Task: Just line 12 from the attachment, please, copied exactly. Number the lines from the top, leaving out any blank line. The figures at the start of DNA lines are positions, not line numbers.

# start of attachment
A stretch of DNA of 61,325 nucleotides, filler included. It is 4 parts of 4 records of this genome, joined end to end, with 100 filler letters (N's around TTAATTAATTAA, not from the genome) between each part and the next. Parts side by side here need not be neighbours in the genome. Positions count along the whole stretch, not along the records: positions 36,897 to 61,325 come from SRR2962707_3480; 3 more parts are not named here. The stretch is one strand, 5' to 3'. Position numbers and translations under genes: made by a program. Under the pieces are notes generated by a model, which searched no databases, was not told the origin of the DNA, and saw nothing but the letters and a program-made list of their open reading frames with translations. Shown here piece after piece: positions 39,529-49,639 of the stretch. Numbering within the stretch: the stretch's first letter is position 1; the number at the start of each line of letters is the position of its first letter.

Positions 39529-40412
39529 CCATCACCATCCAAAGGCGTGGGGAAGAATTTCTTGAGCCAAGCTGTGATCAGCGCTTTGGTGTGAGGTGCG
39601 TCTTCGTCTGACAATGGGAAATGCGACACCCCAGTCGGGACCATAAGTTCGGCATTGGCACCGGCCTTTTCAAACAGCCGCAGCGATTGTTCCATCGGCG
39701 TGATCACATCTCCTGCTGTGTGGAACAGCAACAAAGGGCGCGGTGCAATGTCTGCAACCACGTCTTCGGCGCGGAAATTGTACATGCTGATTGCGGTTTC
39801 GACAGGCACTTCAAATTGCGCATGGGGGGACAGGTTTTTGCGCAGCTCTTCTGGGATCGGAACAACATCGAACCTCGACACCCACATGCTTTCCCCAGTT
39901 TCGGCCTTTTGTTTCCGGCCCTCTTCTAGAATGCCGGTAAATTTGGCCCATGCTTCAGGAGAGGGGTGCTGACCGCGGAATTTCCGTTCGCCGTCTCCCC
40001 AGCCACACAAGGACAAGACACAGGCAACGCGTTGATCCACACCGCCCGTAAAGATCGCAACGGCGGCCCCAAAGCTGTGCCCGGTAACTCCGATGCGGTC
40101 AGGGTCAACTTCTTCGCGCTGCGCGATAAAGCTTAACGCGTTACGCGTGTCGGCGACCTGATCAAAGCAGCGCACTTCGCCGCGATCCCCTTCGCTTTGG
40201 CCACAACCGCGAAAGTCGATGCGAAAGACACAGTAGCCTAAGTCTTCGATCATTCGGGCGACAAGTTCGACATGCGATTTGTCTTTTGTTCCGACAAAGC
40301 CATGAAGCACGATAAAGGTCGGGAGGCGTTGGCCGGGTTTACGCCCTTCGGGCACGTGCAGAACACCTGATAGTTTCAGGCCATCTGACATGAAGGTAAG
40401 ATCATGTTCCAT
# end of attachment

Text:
40401 ATCATGTTCCAT